How to Avoid Probate
Today we are going to talk about how to avoid probate. If you don't take steps to protect your assets, everything you own will be transferred to probate. When this occurs, bank accounts and financial holdings are frozen and assets cannot be distributed to beneficiaries until the estate is properly accounted for.
The following how to avoid probate strategies can easily be implemented and require little time and effort on your part. However, implementing these strategies now can save your loved ones hours of frustration and provide them with nearly instant distribution in the event of your death
Perhaps the most ironclad way to avoid probate is by setting up an irrevocable life insurance trust. ILITs offer considerable flexibility in distribution terms; however, once terms are established they cannot be changed. Life insurance trusts offer tax advantages to both the policyholder and named beneficiaries. Setting up an ILIT requires the assistance of an estate planning lawyer.
Another popular option is to establish a revocable or irrevocable living trust. Revocable trusts allow you to retain control over your assets. An irrevocable living trust requires you to relinquish control of assets and transfer ownership to a designated Trustee. There are pros and cons to both types of trusts. Before making a decision it is advised to consult with a qualified estate planning attorney.
Establishing payable-on-death beneficiaries is a simple way to keep your bank accounts out of probate. Account holders that are married and hold a joint account, typically do not need to assign POD benefits. To be on the safe side it is a good idea to designate your spouse as the beneficiary. Single account holders can designate any beneficiary they desire. Multiple beneficiaries can be assigned as well.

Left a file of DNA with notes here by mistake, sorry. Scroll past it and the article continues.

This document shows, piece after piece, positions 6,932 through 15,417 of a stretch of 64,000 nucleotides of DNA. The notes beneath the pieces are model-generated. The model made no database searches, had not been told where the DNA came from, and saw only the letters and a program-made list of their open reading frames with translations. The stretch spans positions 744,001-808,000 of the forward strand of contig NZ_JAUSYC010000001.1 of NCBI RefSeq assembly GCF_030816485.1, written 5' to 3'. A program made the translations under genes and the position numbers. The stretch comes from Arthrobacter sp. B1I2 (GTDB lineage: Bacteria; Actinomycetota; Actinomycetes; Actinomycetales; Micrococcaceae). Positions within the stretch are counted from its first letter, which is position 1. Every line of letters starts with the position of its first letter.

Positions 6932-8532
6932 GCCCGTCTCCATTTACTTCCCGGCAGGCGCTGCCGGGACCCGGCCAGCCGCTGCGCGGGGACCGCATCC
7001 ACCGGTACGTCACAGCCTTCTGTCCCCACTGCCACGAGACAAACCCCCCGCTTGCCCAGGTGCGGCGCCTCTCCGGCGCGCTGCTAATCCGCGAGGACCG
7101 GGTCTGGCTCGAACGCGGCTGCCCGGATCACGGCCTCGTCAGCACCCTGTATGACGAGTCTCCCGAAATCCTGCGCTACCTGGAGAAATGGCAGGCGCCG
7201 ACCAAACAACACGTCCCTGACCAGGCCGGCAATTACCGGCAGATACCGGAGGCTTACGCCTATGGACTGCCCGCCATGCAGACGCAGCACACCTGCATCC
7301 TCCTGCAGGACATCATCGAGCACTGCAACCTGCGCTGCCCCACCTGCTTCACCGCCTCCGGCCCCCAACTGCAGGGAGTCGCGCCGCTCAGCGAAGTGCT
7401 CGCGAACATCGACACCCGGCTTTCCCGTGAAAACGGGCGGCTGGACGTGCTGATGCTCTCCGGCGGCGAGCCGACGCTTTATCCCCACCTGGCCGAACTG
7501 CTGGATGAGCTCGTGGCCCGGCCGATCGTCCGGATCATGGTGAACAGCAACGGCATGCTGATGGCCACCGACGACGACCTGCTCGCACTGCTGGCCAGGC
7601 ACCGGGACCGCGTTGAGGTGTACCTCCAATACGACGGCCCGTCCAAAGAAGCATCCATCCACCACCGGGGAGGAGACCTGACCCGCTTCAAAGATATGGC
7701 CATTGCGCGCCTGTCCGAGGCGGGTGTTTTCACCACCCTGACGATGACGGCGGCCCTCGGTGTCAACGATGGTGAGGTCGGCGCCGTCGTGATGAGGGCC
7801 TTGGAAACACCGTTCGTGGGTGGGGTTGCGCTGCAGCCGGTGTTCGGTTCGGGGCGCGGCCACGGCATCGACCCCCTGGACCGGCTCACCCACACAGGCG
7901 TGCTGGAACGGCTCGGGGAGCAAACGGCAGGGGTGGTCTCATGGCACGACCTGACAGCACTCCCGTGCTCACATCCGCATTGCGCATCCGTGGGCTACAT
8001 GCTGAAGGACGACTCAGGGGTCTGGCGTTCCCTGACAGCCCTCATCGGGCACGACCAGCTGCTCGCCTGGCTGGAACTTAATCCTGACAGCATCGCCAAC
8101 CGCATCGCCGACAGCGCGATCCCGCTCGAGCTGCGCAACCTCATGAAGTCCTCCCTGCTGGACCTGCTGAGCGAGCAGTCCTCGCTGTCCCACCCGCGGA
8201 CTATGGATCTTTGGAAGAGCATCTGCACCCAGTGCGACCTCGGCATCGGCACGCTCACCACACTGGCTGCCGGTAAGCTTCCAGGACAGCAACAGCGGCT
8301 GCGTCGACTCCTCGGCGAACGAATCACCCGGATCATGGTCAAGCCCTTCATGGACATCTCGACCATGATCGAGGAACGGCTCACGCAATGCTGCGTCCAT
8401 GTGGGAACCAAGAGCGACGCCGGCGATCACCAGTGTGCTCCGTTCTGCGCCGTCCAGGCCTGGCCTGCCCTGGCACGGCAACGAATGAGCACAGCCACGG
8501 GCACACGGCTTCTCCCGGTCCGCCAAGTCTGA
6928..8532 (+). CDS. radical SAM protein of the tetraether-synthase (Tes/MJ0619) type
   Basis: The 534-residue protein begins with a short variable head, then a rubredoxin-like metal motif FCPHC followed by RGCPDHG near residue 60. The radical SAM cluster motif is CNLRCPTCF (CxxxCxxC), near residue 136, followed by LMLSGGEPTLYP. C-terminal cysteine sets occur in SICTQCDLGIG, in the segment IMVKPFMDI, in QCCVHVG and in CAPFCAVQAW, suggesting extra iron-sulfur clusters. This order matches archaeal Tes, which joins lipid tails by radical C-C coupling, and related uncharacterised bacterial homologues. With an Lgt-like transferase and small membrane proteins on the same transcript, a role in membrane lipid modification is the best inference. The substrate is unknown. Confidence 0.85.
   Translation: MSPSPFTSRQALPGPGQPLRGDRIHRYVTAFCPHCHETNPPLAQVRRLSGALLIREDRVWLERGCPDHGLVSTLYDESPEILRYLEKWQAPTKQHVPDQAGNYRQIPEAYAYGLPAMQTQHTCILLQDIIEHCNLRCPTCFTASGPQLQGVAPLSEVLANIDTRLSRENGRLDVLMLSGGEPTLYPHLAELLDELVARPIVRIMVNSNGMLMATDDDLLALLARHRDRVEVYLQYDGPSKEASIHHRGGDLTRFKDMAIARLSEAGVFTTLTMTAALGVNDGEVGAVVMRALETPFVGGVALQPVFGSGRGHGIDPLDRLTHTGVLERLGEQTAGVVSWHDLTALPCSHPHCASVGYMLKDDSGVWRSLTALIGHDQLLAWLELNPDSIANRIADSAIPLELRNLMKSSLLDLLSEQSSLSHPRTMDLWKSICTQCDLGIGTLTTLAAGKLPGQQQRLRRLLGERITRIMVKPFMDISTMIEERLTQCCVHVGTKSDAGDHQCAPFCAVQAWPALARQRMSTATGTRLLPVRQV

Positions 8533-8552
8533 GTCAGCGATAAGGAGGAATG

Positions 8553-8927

To arrange payable-on-death accounts, simply ask a bank teller for the required forms. Named beneficiaries will not have access to your bank accounts while you are still alive. Upon your death, beneficiaries will need to provide date-of-death values to the tax assessor's office. Once this government agency signs the forms, beneficiaries must present the form and your death certificate to the bank in order to obtain their portion of the funds.
Property which is titled can be gifted to beneficiaries through the establishment of transfer-on-death benefits. TOD benefits can be assigned for transfer of cars, motorcycles, boats, recreational vehicles, etc. Not every state allows transfer-on-death beneficiaries. A way around this is to apply for a joint title and add the name of the intended beneficiary. Upon death, the beneficiary can present your death certificate and re-title the vehicle in their name.
Realastate can be titled jointly in order to avoid probate. Married couples who own property together should hold a joint property title. Individuals who are single can gift real estate to a beneficiary by adding their name to the title.
Finally, property and personal belongings can be gifted to beneficiaries while you are still alive. The Internal Revenue Service allows property owners to gift up to $12,000 per person, per year tax-free. Gifts larger than $12,000 require the beneficiary to file a federal gift tax return. By gifting your assets not only will you avoid probate, but you will also know that your belongings end up with the people whom you want to have them.
Learn more strategies to avoid probate and discover estate planning options in our comprehensive article library. We offer dozens of articles to help you understand the pros and cons of probate and what is involved.
If you are a probate administrator and need to sell probate assets quickly, I might be able to help. Feel free to submit information about the estate you are administering via the "Forms" page on this website. I will contact you within 72 hours to discuss available options.